Within 20 years of its foundation the School had already moved three times. However, none of the accommodation used was ‘purpose built’ and many logistical difficulties were encountered. In 1919 the School moved to Eversley Court, its ‘home’ for over 40 years. Even here, despite the addition of a ‘new wing’ in 1930, the outdated specialist facilities were considered inadequate for the new era of secondary education. In was only in 1962, with the move to a new site in King’s Drive, that the School was housed in ‘purpose built’ premises.
Grove Hall



This was previously a Church in Saffrons Road comprising a large hall (nave) with a slightly raised platform at one end (chancel) and two adjoining small rooms (the vestries). The accommodation was adequate while pupil numbers remained low, but they had increased to 100 by 1903.
The Head later reported “that all classes were held in one room; if anyone entered his ears would be assailed by a medley of French and Latin phrases, (not always accurately pronounced) geometrical and geographical terms, whilst his nose would be affected by odours arising from chemical experiments”.

Technical Institute



Built on land at the bottom of Grove Road given to the Borough by the Duke of Devonshire to be used as Municipal Library and for educational purposes, the Institute was officially opened in August 1904. Moving the School to occupy the whole of the second floor satisfied the Duke’s proviso and provided substantial and well-equipped accommodation. Games were played at Hampden Park on Wednesdays and Saturdays, but pupils had to walk the streets at ‘playtime’, and ultimately seniors and juniors were obliged to follow certain prescribed routes, thus preventing the congestion in Grove Road which had been a source of vexation to the Headmaster and others! Proximity to the Railway Station extended the catchment area of the School outside the Borough boundary as far north as Heathfield; thus ‘County’, one of the final four Houses of the School was ‘born’. The phenomenal growth of the School in the period to the end of the War (1918 – 235 pupils) meant it was imperative that new accommodation be found.



This very large building built on a hill-top site to the north of the Town Centre was bought for £9,250 by the Borough Council who spent an extra £4,500 on adaptations and furnishing. First built as an Edwardian family home it became a prep school (Ascham) which located elsewhere and Royal Navy Air Service quarters during the World War 1. An inspection by the Board of Education commended the wisdom of the Council “who had provided beautiful surroundings conducive not only to good health but to better work”! In the absence of specialist facilities, the timetable had to be constructed to allow boys to travel to the Art School and the ‘old’ Science labs in the Technical Institute. In due course small extensions provided a Gymnasium and Workshop and a Library and Art Room developed internally. However, there were no facilities for Science Labs or an Assembly Hall until 1930, when a new wing was constructed and according to the Head “the Labs were admirably planned and equipped whilst the Hall, although not as large as we would have wished, was acoustically perfect”. Games still took place at Hampden Park and a playground (and drill square) was provided by asphalting over a grass area; the other grass area was ‘out of bounds’ and provided an attractive area with mature trees as the backdrop.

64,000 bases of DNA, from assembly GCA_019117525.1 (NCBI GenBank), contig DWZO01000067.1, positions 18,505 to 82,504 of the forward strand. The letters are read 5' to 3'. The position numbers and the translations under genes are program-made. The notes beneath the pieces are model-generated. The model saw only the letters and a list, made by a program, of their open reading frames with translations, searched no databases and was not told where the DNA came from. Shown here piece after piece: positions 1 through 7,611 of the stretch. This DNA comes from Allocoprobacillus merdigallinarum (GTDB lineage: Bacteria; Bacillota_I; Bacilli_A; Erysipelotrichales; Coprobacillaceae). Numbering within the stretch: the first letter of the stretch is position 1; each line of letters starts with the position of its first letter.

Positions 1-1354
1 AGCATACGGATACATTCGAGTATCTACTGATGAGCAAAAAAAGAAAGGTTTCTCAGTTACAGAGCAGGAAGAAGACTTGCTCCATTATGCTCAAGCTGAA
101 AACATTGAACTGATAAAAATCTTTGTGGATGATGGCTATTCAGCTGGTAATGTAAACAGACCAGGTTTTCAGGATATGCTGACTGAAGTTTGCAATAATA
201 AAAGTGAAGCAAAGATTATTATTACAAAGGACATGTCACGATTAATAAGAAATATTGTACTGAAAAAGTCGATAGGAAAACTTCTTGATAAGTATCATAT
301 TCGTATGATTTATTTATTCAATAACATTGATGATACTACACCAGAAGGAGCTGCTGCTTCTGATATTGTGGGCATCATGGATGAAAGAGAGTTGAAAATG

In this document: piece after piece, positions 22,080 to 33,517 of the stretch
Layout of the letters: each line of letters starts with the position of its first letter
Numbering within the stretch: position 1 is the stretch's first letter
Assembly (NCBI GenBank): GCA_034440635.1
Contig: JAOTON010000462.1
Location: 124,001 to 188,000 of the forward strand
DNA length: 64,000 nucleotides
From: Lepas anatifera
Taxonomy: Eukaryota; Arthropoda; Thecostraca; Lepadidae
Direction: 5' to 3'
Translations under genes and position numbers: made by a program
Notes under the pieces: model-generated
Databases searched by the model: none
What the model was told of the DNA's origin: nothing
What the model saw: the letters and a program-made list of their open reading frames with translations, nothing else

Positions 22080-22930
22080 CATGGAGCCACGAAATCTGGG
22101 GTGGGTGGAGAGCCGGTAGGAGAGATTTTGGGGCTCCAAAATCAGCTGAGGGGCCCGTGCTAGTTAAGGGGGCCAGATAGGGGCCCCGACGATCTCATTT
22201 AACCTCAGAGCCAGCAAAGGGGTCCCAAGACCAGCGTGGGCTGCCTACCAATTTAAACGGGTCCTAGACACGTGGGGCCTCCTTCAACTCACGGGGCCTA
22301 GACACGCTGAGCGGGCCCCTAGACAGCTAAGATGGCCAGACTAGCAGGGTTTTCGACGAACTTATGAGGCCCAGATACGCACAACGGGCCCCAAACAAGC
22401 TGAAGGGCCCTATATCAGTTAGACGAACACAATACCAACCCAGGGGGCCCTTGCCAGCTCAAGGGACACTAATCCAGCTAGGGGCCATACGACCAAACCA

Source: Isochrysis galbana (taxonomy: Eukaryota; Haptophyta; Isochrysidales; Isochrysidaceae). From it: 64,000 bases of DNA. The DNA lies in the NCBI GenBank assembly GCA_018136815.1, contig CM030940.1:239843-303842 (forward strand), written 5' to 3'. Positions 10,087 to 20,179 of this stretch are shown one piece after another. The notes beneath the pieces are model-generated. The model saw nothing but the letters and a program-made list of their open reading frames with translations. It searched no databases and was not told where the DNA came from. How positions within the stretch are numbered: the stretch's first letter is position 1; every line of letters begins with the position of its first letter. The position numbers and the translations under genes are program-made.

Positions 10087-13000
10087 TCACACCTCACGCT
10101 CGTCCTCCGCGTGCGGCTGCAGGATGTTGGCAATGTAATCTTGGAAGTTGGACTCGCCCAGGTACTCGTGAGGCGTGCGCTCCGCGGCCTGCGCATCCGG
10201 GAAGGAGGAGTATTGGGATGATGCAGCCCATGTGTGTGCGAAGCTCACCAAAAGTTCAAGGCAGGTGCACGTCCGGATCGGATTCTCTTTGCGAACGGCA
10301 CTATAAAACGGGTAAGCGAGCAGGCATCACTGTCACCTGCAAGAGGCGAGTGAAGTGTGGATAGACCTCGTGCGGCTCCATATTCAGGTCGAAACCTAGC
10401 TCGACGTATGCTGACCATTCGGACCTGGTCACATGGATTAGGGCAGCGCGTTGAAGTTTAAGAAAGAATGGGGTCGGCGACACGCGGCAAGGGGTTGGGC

July 1940-December 1942

During the early part of the Second World War the School shared its premises and facilities with a School from London; but the sudden appearance of enemy forces on the French Coast sent the School into hurried temporary exile to Hitchin (Herts) where it shared the premises of the Boys Grammar School for 21/2 years.



At the end of the War Eversley Court, once occupied with such delight, was becoming increasingly shabby and the facilities (small rooms, narrow corridors, outdated specialist facilities and no sports field on site) were considered inadequate for the new era of Secondary education following the 1944 Act. An inspection report in the early 1950s praised the working of the School but severely criticised the premises and inadequate conditions in which that work had to be done.
Following some years’ deliberation, a new site on completely open land off King’s Drive was approved in January 1957. Here for the very first time the School was housed in purpose-built premises, built in two stages, and officially opened in 1962, although as rooms became available teaching was gradually transferred there over a period of eighteen months previously.

The splendid new facilities surrounded by sports fields were enjoyed until amalgamation with the Girls High School in 1975 meant the end of the boys-only Grammar School after 76 years. With the beginning of the system of Comprehensive secondary education in the Eastbourne, the King’s Drive premises served as the town’s Sixth Form College from 1977 to 1993; the premises were then incorporated into a college developed on an adjacent site to provide a full range of post-16 education.  A video taken inside and above the King's Drive site when it was open to visitors prior to the Flagstaff Ceremony on 6th November 2021 can be viewed below: